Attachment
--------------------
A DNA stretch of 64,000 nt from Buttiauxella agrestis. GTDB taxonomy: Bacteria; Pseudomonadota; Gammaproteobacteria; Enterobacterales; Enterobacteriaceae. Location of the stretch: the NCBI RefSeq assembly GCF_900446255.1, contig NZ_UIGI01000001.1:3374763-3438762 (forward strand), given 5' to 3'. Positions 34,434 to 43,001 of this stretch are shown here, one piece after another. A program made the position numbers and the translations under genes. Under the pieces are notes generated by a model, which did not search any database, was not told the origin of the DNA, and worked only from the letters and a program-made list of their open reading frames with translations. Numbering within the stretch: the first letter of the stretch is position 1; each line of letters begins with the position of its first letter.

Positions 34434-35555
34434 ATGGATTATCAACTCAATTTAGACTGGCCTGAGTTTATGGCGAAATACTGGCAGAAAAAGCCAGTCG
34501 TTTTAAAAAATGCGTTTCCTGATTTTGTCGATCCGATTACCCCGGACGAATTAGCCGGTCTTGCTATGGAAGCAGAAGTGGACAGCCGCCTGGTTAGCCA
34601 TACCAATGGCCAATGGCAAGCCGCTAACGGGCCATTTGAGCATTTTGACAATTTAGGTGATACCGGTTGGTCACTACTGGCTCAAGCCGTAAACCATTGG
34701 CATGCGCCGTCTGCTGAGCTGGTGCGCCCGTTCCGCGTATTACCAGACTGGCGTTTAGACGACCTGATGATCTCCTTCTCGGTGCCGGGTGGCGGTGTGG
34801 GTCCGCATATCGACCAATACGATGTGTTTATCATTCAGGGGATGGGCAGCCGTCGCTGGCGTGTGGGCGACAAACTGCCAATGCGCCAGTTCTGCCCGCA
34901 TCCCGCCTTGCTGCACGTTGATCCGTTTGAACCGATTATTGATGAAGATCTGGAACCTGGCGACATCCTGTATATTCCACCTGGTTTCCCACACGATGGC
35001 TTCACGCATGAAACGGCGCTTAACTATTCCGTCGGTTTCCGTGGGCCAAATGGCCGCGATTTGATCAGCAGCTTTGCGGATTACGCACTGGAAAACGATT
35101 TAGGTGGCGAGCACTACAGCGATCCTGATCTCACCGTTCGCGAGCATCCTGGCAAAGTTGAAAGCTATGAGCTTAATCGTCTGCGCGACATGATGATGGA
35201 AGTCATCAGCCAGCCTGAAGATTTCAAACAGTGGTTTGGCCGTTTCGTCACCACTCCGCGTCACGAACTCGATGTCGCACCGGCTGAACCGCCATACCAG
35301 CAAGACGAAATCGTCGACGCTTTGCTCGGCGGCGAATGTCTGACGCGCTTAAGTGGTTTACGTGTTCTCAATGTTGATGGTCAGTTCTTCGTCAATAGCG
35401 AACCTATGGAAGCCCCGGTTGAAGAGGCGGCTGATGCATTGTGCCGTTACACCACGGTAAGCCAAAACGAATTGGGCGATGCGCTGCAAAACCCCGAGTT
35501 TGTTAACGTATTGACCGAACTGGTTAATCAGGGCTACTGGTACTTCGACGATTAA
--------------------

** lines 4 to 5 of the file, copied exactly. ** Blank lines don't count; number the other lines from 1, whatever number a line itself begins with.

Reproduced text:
34501 TTTTAAAAAATGCGTTTCCTGATTTTGTCGATCCGATTACCCCGGACGAATTAGCCGGTCTTGCTATGGAAGCAGAAGTGGACAGCCGCCTGGTTAGCCA
34601 TACCAATGGCCAATGGCAAGCCGCTAACGGGCCATTTGAGCATTTTGACAATTTAGGTGATACCGGTTGGTCACTACTGGCTCAAGCCGTAAACCATTGG